In normal times I would ask you to imagine what it is like to be in prison. But right now, in the middle of a global pandemic, we are all living in constrained conditions. For some of us, these constraints are more difficult or more restrictive than for others.
Aylesbury prison holds young adults, mainly teenagers, and it has been one of the worst prisons in the country for years. It was so awful that it was put into emergency special measures and half the young men were shipped out to other jails – many of which are only marginally better. Despite the extra help, a new inspection shows it is still desperately awful.
My fourth blogpost looks at the Conservative manifesto. The main problem is that many of the specific proposals are in opposition to evidence. Either they are not backed up by evidence, they are directly contradicted by evidence or, at best, they lack evidence.
The Green Party manifesto was published this week. At 88 pages it is pretty comprehensive, although most of the crime proposals are entreaties to do things better rather than specific legislative reforms. As we know from long experience, just asking people to do things does not necessary achieve the desired result. Although, it is also true that simply introducing new laws can have no effect or indeed have unintended consequences.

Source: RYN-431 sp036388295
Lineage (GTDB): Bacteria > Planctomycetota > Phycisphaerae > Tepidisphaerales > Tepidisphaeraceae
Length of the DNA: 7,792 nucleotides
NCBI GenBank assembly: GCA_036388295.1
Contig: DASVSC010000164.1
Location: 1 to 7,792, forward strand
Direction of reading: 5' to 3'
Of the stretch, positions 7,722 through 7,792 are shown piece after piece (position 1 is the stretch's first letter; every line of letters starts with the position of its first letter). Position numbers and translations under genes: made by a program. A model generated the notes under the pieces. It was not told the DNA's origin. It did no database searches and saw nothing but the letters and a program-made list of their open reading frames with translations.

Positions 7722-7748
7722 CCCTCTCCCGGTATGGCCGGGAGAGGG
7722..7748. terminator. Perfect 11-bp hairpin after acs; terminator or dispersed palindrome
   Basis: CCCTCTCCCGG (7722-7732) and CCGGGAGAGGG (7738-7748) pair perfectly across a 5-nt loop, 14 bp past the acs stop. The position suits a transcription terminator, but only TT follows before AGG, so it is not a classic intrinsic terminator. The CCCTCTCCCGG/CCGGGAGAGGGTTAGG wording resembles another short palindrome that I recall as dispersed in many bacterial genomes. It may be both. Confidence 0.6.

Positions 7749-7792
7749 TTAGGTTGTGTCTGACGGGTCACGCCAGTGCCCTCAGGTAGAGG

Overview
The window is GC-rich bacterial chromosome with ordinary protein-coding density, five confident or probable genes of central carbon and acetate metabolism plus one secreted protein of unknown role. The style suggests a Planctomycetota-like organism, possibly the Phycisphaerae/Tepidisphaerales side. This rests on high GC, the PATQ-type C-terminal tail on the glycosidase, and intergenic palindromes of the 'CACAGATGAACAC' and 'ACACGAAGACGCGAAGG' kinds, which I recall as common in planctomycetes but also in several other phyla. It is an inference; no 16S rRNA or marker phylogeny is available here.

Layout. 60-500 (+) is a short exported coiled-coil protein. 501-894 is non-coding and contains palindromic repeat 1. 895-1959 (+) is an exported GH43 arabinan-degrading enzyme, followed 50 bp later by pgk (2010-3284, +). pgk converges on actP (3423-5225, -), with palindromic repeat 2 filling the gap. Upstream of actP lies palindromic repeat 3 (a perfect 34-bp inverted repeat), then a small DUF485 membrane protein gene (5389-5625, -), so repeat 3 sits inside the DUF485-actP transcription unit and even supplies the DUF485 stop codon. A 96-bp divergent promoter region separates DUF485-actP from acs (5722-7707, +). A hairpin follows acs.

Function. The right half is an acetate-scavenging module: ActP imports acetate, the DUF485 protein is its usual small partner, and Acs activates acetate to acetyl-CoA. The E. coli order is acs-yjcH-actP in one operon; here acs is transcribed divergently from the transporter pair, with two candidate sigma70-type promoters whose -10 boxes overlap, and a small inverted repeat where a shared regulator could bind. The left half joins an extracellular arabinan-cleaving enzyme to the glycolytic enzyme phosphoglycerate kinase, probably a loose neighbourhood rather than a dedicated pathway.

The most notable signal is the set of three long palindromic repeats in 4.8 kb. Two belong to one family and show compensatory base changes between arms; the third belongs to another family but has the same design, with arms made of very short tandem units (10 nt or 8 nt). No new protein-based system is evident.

I spent yesterday in a prison holding adult men. It is a complex place, with a wing holding men convicted of sex offences who have to be moved and provided with activities separate to the other wings, and another wing with vulnerable men who also have to be separated. The prison is twice as big as it should be, dilapidated and seriously in need of repair and investment. Despite this, I met enthusiastic, committed and thoughtful staff and managers, working hard to do the very best they could.
More prisoners will be given the opportunity for early release on temporary licence. This is another undoing of a Chris Grayling decision, which was taken six years ago and meant that thousands of men and women spent longer in prison and were denied the opportunity to find work, spend time with families prior to release and acclimatise themselves to the real world.
We submitted evidence to the United Nations Committee Against Torture, setting out how the UK fails to live up to its obligations under the Convention, and I was invited to go to Geneva to give a briefing to the Committee before it grilled our government representatives.